What exactly is PrEP?
There have been some significant discoveries in the prevention of HIV infection in recent years. For instance, there is now a government-subsidized pill that you may take daily to lower your chance of being infected if you are exposed to HIV. Pre-exposure prophylaxis, or PrEP, is the name given to this type of drug.
PrEP is an anti-HIV medication known as Teno-Em that is used by people who do not have HIV to reduce their chance of infection.
Don’t confuse PrEP with PEP
Although they seem similar, it is critical not to mix up PrEP with PEP (post-exposure prophylaxis).
People who do not have HIV use PrEP to avoid infection. Before taking the first dosage, you must be HIV-negative.
PEP is a brief course of anti-HIV medications administered by someone who has been exposed to HIV in order to avoid infection. PEP must be begun within 72 hours after exposure in order to be effective.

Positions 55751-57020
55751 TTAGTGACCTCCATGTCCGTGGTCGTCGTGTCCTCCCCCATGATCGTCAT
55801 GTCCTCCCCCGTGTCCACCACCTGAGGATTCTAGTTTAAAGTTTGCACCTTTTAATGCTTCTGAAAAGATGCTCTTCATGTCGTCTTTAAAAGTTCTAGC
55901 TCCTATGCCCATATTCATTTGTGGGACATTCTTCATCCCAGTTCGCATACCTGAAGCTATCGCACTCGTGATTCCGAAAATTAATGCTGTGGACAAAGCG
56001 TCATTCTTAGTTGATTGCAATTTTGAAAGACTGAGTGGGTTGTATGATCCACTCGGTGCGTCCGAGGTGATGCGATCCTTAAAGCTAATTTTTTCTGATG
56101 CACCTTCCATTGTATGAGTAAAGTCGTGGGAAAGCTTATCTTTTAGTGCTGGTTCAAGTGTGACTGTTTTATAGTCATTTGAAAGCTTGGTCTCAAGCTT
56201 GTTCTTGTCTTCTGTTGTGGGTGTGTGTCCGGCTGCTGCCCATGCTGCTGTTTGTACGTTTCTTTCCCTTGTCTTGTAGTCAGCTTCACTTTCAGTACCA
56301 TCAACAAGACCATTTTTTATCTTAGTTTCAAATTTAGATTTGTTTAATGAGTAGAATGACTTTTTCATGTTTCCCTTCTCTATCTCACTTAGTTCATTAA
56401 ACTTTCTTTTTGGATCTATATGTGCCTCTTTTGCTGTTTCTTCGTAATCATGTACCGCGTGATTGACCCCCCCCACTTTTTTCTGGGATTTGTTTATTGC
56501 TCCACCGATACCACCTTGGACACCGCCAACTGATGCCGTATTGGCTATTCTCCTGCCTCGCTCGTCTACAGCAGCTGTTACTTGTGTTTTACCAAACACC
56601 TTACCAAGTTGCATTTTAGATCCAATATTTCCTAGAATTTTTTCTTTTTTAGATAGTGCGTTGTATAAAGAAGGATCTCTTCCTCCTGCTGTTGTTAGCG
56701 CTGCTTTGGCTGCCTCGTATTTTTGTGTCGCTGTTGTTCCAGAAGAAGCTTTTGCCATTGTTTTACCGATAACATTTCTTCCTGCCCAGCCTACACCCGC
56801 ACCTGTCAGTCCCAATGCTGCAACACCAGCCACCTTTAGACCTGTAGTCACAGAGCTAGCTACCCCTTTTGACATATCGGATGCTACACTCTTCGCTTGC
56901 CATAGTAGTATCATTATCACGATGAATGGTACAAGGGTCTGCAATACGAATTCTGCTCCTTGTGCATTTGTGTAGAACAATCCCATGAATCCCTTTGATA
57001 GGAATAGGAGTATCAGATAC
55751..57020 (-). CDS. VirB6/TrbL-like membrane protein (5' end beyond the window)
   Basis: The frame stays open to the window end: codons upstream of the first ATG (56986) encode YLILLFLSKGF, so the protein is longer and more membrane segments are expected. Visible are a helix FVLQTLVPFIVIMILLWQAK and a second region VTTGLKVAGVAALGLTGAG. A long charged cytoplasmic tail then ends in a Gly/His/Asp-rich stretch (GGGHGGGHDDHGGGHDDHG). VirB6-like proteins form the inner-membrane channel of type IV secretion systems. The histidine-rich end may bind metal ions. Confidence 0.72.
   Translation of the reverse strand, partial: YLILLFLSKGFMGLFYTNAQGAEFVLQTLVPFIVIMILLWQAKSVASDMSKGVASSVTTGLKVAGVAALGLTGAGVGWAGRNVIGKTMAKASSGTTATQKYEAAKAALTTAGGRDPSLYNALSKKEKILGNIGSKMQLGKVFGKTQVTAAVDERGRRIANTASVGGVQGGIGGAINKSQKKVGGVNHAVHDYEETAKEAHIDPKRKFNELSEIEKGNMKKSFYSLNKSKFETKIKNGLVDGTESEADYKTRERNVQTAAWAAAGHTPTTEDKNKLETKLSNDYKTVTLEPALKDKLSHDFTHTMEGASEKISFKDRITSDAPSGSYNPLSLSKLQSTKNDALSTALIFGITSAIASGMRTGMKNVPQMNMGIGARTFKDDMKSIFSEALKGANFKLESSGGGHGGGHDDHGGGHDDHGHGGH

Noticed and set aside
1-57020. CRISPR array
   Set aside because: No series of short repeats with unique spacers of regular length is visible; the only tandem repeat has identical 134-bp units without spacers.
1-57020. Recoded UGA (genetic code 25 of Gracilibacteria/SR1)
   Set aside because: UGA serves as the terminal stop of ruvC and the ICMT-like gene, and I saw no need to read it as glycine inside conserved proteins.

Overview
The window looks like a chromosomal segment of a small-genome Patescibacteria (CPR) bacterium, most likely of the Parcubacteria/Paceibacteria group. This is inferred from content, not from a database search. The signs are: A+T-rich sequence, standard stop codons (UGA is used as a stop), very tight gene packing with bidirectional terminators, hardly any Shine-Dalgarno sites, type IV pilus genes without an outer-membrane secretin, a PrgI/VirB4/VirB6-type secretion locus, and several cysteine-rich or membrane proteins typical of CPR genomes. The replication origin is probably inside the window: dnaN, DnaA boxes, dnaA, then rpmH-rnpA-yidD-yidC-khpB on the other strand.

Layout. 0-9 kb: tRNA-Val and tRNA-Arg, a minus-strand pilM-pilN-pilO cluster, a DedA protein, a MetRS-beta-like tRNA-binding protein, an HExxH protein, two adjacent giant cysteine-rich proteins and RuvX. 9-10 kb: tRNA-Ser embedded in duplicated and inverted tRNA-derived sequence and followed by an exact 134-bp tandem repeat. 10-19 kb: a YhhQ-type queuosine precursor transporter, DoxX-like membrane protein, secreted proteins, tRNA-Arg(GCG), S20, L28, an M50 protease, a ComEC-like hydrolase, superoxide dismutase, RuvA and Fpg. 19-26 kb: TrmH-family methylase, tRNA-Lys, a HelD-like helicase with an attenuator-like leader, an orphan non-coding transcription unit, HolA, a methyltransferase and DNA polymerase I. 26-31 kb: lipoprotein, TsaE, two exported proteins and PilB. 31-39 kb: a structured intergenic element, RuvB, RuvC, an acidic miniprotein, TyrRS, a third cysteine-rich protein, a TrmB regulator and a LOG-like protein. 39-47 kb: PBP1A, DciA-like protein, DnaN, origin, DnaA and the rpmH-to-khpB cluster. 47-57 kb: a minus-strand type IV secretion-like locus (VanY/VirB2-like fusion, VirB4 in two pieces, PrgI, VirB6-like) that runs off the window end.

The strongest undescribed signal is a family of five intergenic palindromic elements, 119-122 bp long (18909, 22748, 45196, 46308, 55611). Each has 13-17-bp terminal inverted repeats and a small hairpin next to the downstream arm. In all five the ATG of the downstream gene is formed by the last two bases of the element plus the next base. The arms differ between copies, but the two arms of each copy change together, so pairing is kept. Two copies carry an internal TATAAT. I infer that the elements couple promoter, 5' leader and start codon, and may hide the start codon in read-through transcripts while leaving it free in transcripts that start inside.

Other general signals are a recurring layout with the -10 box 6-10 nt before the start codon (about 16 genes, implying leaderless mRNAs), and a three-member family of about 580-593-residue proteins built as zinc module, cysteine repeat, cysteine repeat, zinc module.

Who should think about getting PrEP?
PrEP is advised for:
Males (both cis and transgender) and transgender women who have anal intercourse with men and do not always use condoms
heterosexual men who are trying to have a baby with an HIV-positive partner
individuals with a history of sexually transmitted infections such as anorectal gonorrhoea and chlamydia
those who use street drugs
Prostitutes and those that work in the adult industry
men and women who have sex without condoms with drug users
men and women whose spouses are infected with HIV
What is the efficacy of PrEP?
PrEP, when used appropriately, reduces the risk of HIV infection by 99 percent. It is critical to begin taking the medications before having intercourse with someone who has HIV.
It should be noted that if you are already infected with HIV, taking PrEP does not lessen your risk of transmitting the virus to others via sexual contact or blood.
Because it does not protect against other STIs, you should still use a condom when having sex.